The current and former Member for Murray have clashed over the future of the Murray Darling Basin Plan, even though they both support plans for a royal commission.
It comes after ALP water spokesman Clayton Barr's motion for a royal commission into the Basin Plan was voted down in state parliament by the Liberals and Nationals.
Member for Murray Helen Dalton said it was "rank hyprocrisy" from Nationals leader John Barilaro, who previously said the Basin Plan was "untenable".
"Barilaro talks big in the bush - he said he would support a royal commission, but then he backflips in Macquarie Street," Mrs Dalton said.
"We keep discovering the complexity and depth of the corruption, and I think we need to open it up and have a good look at it."
Former Member for Murray Austin Evans said if it were up to him he would support a royal commission, but not if it was on Labor or the Greens' terms.
"While I'm in favour of a royal commission you've got to get the terms of reference right," Mr Evans said.
"You've got to be very careful who go to bed with; the Greens aren't supporting a Royal Commission for the sake of irrigation areas."
He said that a Labor-led royal commission could lead to a repeat of the "clearly biased" South Australian royal commission.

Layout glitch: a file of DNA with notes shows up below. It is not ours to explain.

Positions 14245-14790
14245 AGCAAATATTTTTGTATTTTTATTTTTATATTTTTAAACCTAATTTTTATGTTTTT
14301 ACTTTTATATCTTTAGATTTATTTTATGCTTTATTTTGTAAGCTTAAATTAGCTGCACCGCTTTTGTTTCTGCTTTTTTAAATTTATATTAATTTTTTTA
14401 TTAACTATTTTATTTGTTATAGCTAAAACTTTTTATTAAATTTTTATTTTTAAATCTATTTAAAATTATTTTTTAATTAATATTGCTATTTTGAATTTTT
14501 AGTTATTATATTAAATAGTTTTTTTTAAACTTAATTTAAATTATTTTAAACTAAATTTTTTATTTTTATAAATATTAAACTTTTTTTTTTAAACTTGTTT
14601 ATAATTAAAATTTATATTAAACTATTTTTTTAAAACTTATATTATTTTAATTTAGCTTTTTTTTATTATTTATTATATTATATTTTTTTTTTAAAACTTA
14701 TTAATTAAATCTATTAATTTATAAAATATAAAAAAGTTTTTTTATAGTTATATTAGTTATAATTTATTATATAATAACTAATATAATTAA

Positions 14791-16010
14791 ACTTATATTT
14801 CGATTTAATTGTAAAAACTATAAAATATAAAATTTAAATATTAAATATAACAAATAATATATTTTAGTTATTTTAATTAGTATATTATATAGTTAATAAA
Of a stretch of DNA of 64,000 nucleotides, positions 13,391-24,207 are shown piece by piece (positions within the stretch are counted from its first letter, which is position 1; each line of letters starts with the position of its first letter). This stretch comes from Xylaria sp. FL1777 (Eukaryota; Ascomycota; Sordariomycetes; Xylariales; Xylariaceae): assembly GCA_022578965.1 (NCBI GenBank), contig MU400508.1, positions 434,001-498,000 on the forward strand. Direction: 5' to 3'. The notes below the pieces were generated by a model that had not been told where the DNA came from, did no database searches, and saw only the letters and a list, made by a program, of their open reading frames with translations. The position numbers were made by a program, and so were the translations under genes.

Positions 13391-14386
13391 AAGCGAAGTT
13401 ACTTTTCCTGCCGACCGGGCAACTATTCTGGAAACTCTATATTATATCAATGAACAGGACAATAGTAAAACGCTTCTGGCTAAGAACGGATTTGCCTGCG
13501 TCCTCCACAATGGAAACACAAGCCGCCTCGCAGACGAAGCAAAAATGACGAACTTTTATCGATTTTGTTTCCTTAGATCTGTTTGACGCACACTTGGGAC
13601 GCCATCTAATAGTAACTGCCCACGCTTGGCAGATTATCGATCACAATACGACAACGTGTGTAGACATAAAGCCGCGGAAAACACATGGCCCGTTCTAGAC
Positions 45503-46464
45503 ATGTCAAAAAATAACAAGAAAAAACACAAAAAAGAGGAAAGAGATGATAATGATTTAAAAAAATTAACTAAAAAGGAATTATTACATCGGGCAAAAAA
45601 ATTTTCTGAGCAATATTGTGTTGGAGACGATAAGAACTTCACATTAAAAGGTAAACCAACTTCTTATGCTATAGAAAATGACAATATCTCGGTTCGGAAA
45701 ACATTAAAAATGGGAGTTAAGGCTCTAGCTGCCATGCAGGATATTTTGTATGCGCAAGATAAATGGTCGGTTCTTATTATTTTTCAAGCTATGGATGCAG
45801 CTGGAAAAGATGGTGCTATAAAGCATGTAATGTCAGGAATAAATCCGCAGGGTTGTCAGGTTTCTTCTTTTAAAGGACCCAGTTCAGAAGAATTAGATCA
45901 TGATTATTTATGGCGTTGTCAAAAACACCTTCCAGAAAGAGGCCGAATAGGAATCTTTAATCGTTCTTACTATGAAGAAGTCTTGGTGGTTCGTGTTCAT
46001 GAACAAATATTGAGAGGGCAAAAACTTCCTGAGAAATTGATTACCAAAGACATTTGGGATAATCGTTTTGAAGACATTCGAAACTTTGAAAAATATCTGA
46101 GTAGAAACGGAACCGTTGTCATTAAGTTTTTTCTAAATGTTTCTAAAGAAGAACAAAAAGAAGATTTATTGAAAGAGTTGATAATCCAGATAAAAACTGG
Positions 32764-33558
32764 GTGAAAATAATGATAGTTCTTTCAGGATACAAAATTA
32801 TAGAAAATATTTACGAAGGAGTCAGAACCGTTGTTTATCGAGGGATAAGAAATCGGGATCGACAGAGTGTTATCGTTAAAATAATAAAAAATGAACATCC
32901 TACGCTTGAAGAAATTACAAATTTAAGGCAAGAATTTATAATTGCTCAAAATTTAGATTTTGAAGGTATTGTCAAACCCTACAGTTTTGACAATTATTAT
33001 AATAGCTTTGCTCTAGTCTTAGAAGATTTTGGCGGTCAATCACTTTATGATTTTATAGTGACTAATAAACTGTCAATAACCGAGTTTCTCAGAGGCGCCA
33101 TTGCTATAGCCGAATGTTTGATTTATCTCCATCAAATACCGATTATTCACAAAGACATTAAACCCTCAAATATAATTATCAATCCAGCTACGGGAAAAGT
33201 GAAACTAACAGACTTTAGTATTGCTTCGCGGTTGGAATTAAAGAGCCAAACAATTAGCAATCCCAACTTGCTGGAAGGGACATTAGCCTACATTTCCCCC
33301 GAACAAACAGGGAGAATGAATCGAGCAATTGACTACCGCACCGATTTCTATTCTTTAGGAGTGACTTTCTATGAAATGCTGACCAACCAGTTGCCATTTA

Mr Evans said Mrs Dalton was allying herself with Labor and the Greens, who voted in favour of the motion.
Mrs Dalton hit back at the suggestion she was cosying up to Labor or the Greens.
"I'm not in bed with anyone - I want a better outcome for the electorate," she said.
She insisted Murray irrigators had "nothing to lose" from a royal commission, especially given their current zero allocations.
Mr Barilaro stood by his decision to vote against a royal commission.
"A royal commission might be politically popular but it will not deliver an extra drop of water back to the system," Mr Barilaro said.
"We have been vocal in saying NSW cannot afford to see any further water removed from our state to be flushed down to South Australia."
He said the drought "highlighted the deficiencies" in the Basin Plan, but insisted a royal commission was not the answer.
"We will continue to work on implementing measures such as the development of water resource plans and measures to deal with fish kills in the Northern Basin," he said.
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